Yes, you heard me right – fuchsia jam! Many of us grow fuchsias in our gardens, but did you know that from the flowers to the berries, every part of the fuchsia is edible? You can add the flowers to salads or use them to decorate cakes, but the berries are a revelation and full of vitamin C. However, some varieties have better tasting berries than others with flavours from sweet or peppery, to downright disappointing. One variety is even sometimes marketed as the ‘edible fuchsia’, Fuchsia splendens, through all varieties are non-toxic and can be eaten.
Before we get to the recipe, let’s talk about fuchsias, a genus of about 105 species of flowering shrubs and trees with many varieties and hybrids. They are native to the tropical and subtropical regions of Central and South America to New Zealand and Tahiti and are named after the German botanist Leonhart Fuchs (1501–1566).
They were brought to Britain in the eighteenth century where they soon became popular in gardens and greenhouses. Most fuchsias are not frost hardy and here they have to be grown under glass or in pots that can be taken into the greenhouse in the winter, though the Fuchsia magellanica is hardy outdoors and is naturalised in several places. You can even see it in hedgerows in some locations.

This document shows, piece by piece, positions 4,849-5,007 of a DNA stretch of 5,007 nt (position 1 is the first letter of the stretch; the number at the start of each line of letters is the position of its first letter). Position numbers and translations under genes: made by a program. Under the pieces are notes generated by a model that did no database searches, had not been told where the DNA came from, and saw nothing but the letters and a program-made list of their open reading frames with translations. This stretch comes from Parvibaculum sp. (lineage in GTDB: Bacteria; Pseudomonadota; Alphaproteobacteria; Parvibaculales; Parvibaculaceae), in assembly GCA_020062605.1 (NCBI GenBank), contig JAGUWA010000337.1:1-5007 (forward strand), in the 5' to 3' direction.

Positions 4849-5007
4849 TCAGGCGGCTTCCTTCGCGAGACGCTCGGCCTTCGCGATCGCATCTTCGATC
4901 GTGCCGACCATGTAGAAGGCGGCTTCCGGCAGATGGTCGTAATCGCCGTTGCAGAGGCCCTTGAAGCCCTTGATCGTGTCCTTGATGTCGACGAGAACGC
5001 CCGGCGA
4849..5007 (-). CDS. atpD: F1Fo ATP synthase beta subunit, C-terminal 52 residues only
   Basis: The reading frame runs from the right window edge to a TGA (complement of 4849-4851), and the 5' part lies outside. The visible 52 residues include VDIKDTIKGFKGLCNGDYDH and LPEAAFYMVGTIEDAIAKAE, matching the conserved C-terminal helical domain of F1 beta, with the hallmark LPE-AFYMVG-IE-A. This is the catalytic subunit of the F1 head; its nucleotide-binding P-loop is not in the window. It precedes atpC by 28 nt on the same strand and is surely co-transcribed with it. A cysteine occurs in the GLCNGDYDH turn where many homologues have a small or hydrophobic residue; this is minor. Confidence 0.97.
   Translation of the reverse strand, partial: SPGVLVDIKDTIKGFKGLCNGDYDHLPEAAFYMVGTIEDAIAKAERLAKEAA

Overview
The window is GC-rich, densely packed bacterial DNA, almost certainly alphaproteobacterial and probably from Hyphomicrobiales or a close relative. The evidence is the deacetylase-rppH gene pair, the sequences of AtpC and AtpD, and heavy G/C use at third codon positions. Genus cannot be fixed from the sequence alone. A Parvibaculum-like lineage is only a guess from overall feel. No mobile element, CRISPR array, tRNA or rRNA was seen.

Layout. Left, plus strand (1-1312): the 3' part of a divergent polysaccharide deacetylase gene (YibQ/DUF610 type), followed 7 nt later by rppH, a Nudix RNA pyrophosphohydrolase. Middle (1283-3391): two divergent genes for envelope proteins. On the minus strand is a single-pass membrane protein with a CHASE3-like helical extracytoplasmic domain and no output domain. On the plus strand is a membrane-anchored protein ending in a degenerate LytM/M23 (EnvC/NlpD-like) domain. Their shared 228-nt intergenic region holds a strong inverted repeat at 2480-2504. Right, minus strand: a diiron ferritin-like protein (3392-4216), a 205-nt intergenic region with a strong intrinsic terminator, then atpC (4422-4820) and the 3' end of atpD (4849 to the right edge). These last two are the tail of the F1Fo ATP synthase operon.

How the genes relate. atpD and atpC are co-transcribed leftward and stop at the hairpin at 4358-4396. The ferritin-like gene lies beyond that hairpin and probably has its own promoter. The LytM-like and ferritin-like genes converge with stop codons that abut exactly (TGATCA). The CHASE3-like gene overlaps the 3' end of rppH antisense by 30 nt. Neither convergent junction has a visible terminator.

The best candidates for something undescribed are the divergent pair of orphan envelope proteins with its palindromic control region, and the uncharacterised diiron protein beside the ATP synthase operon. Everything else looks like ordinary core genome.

As usual with imported plants, Europeans soon sought to connect it with Christian lore, claiming that the fuchsia sprang from the blood of Christ dripping to the foot of the cross, and its pendant flowers dangle because it hangs its head from sorrow. In both Britain and Ireland its folk names include Lady’s Eardrops/Earrings and God’s Teardrops.
A favourite pastime of children used to be making a lady or flower fairy from fuchsia flowers by trimming the petals and stamens to make a skirt and legs, sometimes with a twig for the arms. They would also suck the sweet nectar from the flowers. However, in both Britain and Ireland it was considered unlucky to bring the flowers into the house.
The fuchsia is also used in traditional medicine. In Transylvania, the fresh leaves are applied to wounds and skin inflammations, while in South America the flowers are used on bites, scratches and grazes and the berry juice to relieve itching and redness of the skin, inflamed blisters and sunburn.  In Māori traditional medicine, the tree fuchsia (Fuchsia excorticata) is used as a vapour bath after childbirth. Research has shown that fuchsias are high in anthocyanins which are strong antioxidants.
You’ve been patient long enough – here’s the jam recipe:
Fuchsia Berry Jam
680 gram ripe fuchsia berries
1 apple, peeled, cored and chopped finely (for the pectin)
450 gram sugar
2 tablespoons water
1 tbsp. lemon juice
Over a low heat, melt the sugar in the water and lemon juice. Add the berries and apple, bring to the boil and maintain a rolling boil until you reach the setting point. Pour into warmed, sterilised glass jars and seal.
© Anna Franklin, September 2020